As Sheila Lomath’s body is wheeled towards a waiting ambulance, a brown rat emerges from the roadside herbage and rummages in some shopping bags dumped by a chipped concrete bollard before dragging a greyed sliver of ox-tail impregnated with used tea-leaves onto the York-stone paving. Unperturbed by the arc lamps and the purring fire engines, it hunches over its find. Overhead, on a pre-moulded concrete streetlamp, a crow perches and mocks the event taking place below. After the rat has disappeared into the nettles the bird drops heavily and takes his turn. Pulling cold spaghetti from one of the bags, he grips the slimy stringy stuff with his right claw, pinning it to the paving as he leans forward and down to take his fill. Further along the pavement dusty mauve mallows lie flaccid, strewn across the hot granite of the road’s edge. Nearby, behind a mound of gravel topped by scentless mayweed and white horseradish flowers, pretty yellow Johnny go-to-bed-at-noon stands wrapped in his green gown, well and truly asleep. As a crane flips the burnt-out MG Midget the right way up, the flowers are swayed by a stirring of cool air permeated with the scent of hay, fresh-blown over Scarp from the distant Chiltern Hills. The world has not ended with the tragedy at Newlands Corner.
Meanwhile, a mile uphill, at Brockley Grange Farm, where the A41(T) straddles Scarp and crosses the A5 Roman Road at Suicide Corner before descending into Hertfordshire, a dream of motorways takes shape in the mind of a civil engineer working for the transport ministry who, though eyeing the scraggy wood just to the north of the farmhouse, sees only camber, curve and how best to extend the planned M1 extension over this high ground from its present terminus near Radlett. Momentarily distracted from his plans by the chirring of some unnameable night bird, he looks eastwards across the brightly lit Edgware Way, towards the high ground at Edgwarebury. Perhaps moved by some spontaneous memory of childhood holidays spent in the New Forest, his imagination lingers in the woods and fields like a slowly drifting plant community and then dissolves into ditches lined with black waterlogged leaves – a residue of previous summers – and the ghosts of dead insects. The same breeze from the Chilterns which shook the wild flowers further down the hill ruffles the grass at the civil engineer’s feet and, feeling suddenly cold, he decides to leave. Turning, he mounts his motor scooter and heads off home for creamed tomato soup and beans on toast. As his scooter’s rear light merges into the molten red stream marking the northbound evening traffic – now eased with Sheila Lomath’s removal – Scarp broods and waits.
As I climb Scarp’s southern face, passing a snagged tree and near-bald pastures scattered with purple and green docks, the hills at Harrow and Perivale come into view. The blue gasometer at Southall Junction; the green slopes of Sunnyhill Park in Hendon; the red-roofed dome of Wakeman’s Hill, Kingsbury: these are the cardinal points. And packed between these and Scarp are the human multitudes, their dynastic interweavings too complex to map. Our privileged modernity is as nothing in the face of the onslaught of clouds and air, the globules of sunlight sliding across the land’s surface and eating whole postcodes at will. Time moils and folds in on itself under this dancing light. The car, bought, lovingly polished and rocked by sex in a Brent Cross car park 1987 is now scrap, the engine stuffed with grasses, a home for field mice. Your lips, the smell of your hair, the earring you left in my bedroom by accident, which I hung on the tube frame of my 1960s shelf unit as a trophy: they surface to my memory like bones rising in a field.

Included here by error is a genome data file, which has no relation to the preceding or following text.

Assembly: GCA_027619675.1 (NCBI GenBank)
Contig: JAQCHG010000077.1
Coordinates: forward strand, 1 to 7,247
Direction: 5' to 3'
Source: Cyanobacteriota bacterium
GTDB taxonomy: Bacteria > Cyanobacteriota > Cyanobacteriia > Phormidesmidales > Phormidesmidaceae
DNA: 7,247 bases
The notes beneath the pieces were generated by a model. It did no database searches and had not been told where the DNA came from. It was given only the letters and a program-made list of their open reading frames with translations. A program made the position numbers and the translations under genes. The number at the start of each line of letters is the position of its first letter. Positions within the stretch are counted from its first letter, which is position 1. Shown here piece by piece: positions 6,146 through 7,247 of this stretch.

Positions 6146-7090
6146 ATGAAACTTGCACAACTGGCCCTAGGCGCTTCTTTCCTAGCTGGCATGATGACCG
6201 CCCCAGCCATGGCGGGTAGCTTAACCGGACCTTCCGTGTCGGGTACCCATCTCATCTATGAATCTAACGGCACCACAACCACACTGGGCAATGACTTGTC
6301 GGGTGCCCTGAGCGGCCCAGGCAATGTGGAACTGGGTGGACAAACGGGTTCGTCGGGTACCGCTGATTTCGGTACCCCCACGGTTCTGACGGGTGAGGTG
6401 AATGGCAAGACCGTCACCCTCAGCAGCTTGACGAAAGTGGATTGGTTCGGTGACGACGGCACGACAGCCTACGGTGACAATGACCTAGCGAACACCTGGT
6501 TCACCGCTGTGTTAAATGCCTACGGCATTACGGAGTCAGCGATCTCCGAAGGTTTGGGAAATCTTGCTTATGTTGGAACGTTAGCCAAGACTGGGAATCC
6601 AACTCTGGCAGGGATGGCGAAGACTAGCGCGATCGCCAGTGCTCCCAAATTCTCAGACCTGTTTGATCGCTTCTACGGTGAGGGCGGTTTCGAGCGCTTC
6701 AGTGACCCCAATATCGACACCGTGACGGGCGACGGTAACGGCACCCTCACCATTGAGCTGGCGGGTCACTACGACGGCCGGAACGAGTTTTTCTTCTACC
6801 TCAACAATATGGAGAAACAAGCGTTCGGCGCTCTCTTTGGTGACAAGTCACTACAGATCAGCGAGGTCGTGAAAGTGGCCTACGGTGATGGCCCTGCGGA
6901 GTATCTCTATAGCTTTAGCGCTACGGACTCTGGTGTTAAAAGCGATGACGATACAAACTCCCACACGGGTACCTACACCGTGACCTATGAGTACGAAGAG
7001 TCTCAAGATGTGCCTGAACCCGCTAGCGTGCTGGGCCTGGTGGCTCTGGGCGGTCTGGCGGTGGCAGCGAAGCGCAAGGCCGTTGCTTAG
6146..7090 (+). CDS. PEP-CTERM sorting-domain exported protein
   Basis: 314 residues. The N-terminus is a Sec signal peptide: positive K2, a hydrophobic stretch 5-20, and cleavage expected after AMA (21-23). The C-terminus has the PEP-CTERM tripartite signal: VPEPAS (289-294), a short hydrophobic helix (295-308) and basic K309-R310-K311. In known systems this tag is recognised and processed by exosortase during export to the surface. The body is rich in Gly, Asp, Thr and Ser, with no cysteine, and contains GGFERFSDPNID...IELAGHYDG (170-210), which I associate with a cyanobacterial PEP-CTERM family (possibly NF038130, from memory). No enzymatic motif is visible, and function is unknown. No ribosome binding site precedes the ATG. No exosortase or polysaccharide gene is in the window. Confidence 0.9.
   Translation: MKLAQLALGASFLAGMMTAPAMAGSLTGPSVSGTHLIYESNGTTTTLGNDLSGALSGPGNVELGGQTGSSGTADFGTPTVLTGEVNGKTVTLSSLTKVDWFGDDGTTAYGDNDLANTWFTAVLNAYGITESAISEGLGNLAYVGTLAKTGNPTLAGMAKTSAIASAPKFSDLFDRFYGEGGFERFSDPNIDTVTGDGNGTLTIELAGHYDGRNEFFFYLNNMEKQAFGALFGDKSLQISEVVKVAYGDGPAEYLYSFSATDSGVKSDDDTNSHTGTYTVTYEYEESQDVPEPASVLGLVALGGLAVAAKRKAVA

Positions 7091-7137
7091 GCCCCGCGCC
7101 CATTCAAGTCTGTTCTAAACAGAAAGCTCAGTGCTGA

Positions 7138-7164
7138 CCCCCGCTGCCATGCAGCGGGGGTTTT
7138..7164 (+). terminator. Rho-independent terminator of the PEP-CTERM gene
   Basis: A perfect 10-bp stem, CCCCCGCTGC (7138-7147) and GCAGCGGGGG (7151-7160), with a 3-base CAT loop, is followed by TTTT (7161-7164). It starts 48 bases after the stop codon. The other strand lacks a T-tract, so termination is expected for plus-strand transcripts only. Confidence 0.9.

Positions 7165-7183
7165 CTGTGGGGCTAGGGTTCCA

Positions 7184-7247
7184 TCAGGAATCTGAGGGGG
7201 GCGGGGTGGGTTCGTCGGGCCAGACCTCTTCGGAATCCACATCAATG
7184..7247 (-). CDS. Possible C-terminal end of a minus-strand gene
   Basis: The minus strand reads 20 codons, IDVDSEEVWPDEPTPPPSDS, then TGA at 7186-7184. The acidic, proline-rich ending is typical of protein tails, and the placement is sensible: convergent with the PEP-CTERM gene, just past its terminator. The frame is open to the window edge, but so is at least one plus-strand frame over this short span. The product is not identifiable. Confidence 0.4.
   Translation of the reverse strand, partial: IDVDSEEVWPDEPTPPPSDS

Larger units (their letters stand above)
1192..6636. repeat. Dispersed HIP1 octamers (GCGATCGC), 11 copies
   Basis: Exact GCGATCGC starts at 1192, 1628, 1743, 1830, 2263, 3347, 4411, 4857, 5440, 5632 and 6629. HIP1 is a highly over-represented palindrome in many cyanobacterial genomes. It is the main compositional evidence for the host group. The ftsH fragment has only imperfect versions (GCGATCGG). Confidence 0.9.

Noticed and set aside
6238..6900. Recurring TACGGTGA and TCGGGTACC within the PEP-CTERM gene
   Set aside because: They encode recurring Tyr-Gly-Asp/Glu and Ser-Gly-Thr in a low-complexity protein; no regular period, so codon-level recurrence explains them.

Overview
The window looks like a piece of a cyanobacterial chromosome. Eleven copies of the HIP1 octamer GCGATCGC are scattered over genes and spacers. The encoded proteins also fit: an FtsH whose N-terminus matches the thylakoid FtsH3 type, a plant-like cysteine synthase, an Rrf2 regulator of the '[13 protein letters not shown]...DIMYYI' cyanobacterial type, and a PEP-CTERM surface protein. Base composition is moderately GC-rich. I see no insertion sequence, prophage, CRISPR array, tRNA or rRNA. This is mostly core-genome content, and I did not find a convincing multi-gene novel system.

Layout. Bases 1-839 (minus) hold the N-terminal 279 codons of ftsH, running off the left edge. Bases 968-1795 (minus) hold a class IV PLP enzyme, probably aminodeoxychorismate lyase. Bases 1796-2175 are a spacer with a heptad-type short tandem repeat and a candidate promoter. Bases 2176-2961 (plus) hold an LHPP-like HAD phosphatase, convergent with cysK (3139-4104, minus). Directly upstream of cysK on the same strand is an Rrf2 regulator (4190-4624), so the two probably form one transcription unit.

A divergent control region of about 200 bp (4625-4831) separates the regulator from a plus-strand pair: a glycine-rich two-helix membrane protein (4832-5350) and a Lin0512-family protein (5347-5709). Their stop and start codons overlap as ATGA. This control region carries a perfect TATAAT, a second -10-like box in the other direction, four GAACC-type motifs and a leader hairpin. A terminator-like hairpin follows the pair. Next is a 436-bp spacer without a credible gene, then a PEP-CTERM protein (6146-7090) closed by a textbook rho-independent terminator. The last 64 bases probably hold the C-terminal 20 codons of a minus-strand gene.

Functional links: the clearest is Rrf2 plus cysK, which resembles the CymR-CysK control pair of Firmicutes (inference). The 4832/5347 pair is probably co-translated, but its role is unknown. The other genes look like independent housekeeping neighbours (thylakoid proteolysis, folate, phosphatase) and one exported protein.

Streams and ditches run through pipes beneath the chipped and cracked concrete track. These conflux to form the Edgwarebury Brook, which joins the Dean’s Brook (a tributary of the river Brent) at Brookside Avenue in Edgware, after crossing below the Watford by-pass. It is difficult to overestimate the importance of these watercourses to fox, insect or bird in the parched summer. Once, just up by Bury Farm, I found the shrunken dried-out husk of a fox wedged high in a hedge of blackthorn. One of its hind legs had become trapped in a crux of blackthorn and the animal had died there. The fox’s skin was a parchment wrapped loosely about a bleached bundle of bones on which was inscribed a life’s journey from heathery spring through dry-ditch summer to hen-house autumn and motorway winter. I looked closely at its teeth, pointed and yellow beneath the curled-over upper lip, and imagined its slow agony under the sun. Just yards away a narrow ditch carried an inch or so of water. I was reminded of another dead fox seen in a disused factory near Trumpers Way in Ealing a couple of years earlier. There was the same snarling challenge to my skin-wrapped reality bubble. The dead fox lifted me out of the sunlit day and the concerns of the human world into an open field of possibilities.
Edgwarebury Farm, demolished in 1965, stood a hundred yards or so from the M1 motorway. The farmhouse was replaced by a curious Swiss chalet-like building. Close by are small cottage-type dwellings and a derelict Portakabin. I escaped from rain once by entering the cabin through a hole knocked into the plywood door. The place had that damp burnted smell often found in deserted dwellings. A rancid mattress surrounded by cider bottles and fag packets told of its unofficial use by other wanderers. The kitchen was a mess of splintered chipboard in the middle of which lay an overturned sink. I stood in the kitchen doorway and smoked while the rain rattled against the roof. The sound of water dripping to the linoleum floor intensified the cosiness I felt. Finally the rain stopped and a burst of sunlight diffused through the scratch marks on the Perspex windowpanes. I decided I’d had enough and left. Outside, a woman wearing a headscarf led a coated horse towards the farmyard. We averted our eyes from one another as we passed. The scoured ditches gurgled and my breath – still laced with nicotine – misted my glasses. The February landscape was hissing with damp and I thought of the curled foxes, warm in their hidey-holes somewhere deep in the angled land.
Scarp will be published in July by Sceptre.
Photograph by Bruno